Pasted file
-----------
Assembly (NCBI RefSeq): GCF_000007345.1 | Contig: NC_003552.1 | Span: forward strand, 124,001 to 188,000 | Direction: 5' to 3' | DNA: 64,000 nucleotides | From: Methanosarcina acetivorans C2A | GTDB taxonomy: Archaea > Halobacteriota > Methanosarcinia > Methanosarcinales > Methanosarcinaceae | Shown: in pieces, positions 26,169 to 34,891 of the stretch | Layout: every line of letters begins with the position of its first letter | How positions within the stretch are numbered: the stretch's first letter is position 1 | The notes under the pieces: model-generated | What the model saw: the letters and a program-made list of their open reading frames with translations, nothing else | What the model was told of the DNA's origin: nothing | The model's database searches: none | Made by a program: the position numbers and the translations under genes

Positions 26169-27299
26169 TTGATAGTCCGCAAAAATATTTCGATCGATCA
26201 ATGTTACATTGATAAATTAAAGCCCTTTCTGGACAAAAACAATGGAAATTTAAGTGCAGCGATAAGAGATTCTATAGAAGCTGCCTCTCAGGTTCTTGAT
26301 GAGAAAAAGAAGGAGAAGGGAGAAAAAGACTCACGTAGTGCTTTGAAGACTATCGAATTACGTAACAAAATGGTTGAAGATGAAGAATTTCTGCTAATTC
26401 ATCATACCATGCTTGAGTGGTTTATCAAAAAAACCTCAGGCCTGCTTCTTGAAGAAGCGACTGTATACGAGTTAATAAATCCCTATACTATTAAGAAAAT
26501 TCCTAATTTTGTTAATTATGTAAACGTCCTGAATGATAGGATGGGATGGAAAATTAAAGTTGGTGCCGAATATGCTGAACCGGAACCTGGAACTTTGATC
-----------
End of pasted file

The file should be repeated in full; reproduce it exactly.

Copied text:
Assembly (NCBI RefSeq): GCF_000007345.1 | Contig: NC_003552.1 | Span: forward strand, 124,001 to 188,000 | Direction: 5' to 3' | DNA: 64,000 nucleotides | From: Methanosarcina acetivorans C2A | GTDB taxonomy: Archaea > Halobacteriota > Methanosarcinia > Methanosarcinales > Methanosarcinaceae | Shown: in pieces, positions 26,169 to 34,891 of the stretch | Layout: every line of letters begins with the position of its first letter | How positions within the stretch are numbered: the stretch's first letter is position 1 | The notes under the pieces: model-generated | What the model saw: the letters and a program-made list of their open reading frames with translations, nothing else | What the model was told of the DNA's origin: nothing | The model's database searches: none | Made by a program: the position numbers and the translations under genes

Positions 26169-27299
26169 TTGATAGTCCGCAAAAATATTTCGATCGATCA
26201 ATGTTACATTGATAAATTAAAGCCCTTTCTGGACAAAAACAATGGAAATTTAAGTGCAGCGATAAGAGATTCTATAGAAGCTGCCTCTCAGGTTCTTGAT
26301 GAGAAAAAGAAGGAGAAGGGAGAAAAAGACTCACGTAGTGCTTTGAAGACTATCGAATTACGTAACAAAATGGTTGAAGATGAAGAATTTCTGCTAATTC
26401 ATCATACCATGCTTGAGTGGTTTATCAAAAAAACCTCAGGCCTGCTTCTTGAAGAAGCGACTGTATACGAGTTAATAAATCCCTATACTATTAAGAAAAT
26501 TCCTAATTTTGTTAATTATGTAAACGTCCTGAATGATAGGATGGGATGGAAAATTAAAGTTGGTGCCGAATATGCTGAACCGGAACCTGGAACTTTGATC